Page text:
Nutritionists New Canaan CT
Optimal Health and Development Center
Chiropractic, Special needs, Nutrition, ProAdjuster(R), Autism, Pain Management
New England Family Health Associates
Acupuncturist, Herbalist, Nutritionist
Specialties & Therapies
Specialties : Women's Health
Therapies : Family Medicine, Traditional Chinese Medicine, Prenatal Care
Acupressure, Acupuncture, Ayurveda, Chiropractors, Colon Therapy, Herbology, Homeopathy, Integrative Medicine, Kinesiology, Massage Therapy, Naturopathy, Nutrition, Physical / Exercise Therapy, Reflexology, Traditional Chinese Medicine, Water Therapy
Naturopathic Medical Center
Endocrinology, Diabetes, & Metabolism, Nutrition
Medical School: A Einstein Coll Of Med Of Yeshiva Univ, Bronx Ny 10461
Graduation Year: 1982
Hospital: Jacobi Med Ctr, Bronx, Ny
Bioidentical Hormones, Blood Chemistry Analysis, Chelation Therapy, Homeopathy, Integrative Medicine, NHRT, Nutrition, Thermography
Optimal Health Medical
Women's Health, Wellness Training, Weight Management, Supplements, Substance Abuse, Stress Management, Pain Management, Nutrition, Mind/Body Medicine, Men's Health, Hypnosis/Hypnotherapy, Herbal Medicine, Healthy Aging, Geriatrics, Functional Medicine, Family Practice, Environmental Medicine, Endocrinology, EFT, Diabetes, Cardiovascular Disease, Brain Longevity, Bio-identical HRT, Biofeedback, Auriculotherapy, Arthritis, Acupuncture
American Holistic Medical Association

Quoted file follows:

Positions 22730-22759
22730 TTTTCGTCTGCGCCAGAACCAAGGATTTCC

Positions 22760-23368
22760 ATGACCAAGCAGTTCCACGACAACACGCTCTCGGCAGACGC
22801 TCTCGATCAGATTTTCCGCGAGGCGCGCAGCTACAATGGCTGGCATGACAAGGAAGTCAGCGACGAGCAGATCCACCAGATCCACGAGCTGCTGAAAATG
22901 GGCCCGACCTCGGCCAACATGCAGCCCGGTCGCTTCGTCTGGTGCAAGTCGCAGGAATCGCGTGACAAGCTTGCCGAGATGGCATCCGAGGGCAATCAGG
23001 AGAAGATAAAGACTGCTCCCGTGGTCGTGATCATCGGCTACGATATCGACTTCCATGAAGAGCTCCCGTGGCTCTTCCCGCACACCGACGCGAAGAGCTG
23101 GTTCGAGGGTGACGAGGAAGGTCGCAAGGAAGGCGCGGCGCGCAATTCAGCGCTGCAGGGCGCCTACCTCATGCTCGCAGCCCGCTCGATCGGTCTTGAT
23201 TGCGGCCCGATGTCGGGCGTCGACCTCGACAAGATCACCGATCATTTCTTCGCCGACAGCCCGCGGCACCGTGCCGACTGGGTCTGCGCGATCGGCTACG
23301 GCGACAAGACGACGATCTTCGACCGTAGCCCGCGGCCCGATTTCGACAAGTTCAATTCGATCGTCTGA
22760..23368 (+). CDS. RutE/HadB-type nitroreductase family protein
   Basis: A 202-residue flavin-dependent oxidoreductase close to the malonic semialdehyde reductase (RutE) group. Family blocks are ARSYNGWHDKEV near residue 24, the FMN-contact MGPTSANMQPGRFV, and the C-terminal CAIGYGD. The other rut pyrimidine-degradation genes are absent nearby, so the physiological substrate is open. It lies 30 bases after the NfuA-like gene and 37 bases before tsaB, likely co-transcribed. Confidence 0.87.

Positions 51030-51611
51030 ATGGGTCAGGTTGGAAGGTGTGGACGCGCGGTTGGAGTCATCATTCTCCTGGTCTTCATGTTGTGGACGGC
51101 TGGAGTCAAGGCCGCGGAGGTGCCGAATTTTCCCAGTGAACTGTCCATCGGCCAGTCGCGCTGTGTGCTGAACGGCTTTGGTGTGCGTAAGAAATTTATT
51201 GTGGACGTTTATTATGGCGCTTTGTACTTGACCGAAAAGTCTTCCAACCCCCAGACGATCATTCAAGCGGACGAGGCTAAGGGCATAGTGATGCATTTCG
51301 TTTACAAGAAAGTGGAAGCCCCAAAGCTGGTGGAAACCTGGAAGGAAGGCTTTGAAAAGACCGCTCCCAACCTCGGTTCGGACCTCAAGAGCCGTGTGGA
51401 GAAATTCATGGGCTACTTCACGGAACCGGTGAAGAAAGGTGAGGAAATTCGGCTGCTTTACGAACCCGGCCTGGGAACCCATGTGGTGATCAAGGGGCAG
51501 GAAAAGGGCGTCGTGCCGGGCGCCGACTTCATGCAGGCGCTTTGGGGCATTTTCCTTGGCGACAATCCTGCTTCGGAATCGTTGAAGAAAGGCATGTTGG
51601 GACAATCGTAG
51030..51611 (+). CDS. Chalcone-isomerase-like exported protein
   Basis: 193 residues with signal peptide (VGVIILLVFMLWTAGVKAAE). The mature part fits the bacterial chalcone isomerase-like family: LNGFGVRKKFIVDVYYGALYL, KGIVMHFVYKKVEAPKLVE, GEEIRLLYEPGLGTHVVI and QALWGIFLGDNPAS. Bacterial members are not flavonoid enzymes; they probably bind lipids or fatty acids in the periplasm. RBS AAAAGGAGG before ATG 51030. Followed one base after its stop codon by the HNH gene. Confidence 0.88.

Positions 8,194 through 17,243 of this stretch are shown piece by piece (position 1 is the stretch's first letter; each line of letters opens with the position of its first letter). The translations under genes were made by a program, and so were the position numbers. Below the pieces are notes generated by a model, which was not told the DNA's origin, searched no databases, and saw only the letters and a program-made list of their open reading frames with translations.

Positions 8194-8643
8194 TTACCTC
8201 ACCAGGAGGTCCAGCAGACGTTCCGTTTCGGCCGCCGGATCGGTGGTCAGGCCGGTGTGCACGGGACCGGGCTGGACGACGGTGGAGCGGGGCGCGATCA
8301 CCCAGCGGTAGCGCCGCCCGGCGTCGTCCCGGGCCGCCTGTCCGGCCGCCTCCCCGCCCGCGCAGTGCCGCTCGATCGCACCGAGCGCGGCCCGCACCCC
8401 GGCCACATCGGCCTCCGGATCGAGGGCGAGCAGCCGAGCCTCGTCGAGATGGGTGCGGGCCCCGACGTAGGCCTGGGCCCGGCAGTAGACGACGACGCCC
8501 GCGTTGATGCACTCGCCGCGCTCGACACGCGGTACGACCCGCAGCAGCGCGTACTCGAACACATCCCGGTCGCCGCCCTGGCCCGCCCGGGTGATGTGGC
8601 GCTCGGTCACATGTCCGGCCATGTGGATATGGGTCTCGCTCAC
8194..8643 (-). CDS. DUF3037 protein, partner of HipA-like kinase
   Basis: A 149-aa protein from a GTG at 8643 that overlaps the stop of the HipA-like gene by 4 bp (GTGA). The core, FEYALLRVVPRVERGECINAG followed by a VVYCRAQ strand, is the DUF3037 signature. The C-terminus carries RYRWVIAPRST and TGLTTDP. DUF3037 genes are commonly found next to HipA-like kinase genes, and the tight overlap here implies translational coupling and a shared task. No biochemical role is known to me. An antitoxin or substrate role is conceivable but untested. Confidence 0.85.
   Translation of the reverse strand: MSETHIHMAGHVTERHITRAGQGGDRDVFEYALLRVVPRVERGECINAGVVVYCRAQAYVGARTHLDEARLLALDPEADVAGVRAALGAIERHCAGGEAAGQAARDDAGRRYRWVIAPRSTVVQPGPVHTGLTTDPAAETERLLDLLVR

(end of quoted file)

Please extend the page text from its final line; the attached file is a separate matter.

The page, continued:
White Plains, NY
Acupressure, Akashic Records, Animal Health, Breathwork, Craniosacral Therapy, Crystal Therapy, Distance Healing, Energy Healing, Flower Essences, Guided Imagery, Hypnotherapy, Kinesiology, Life Coaching, Light Therapy, Lymphatic Therapy, Magnetic Therapy, Massage Therapy, Medical Intuitive, Meditation, Metaphysics, Nutrition, Past Life Regression, Polarity Therapy, Pranic Healing, Psychotherapy, Reflexology, Reiki, Remote Healing, Shamanic Healing, Shiatsu, Sound Therapy, Spiritual Counseling
Addiction, Reiki, Pain Management, Oncology, Mind/Body Medicine, Internal Medicine, Brain Longevity, Women's Health, Wellness Training, Yeast Syndrome, Weight Management, Stress Management, Preventive Medicine, Nutrition, Hypnosis/Hypnotherapy, Diabetes, Cardiovascular Disease, Cardiology, Arthritis
American Holistic Medical Association
Fats for your health
Fats: For Your Health
The body needs a certain amount of fat in the diet. It stores fat to serve as a quick energy source and to protect important organs. However, all fats and oils are high in calories. Fats provide 9 calories for each gram contained in food, while protein and carbohydrates each provide only 4 calories. While fat is necessary and essential for proper health, some types of fats are damaging to the cardiovascular system.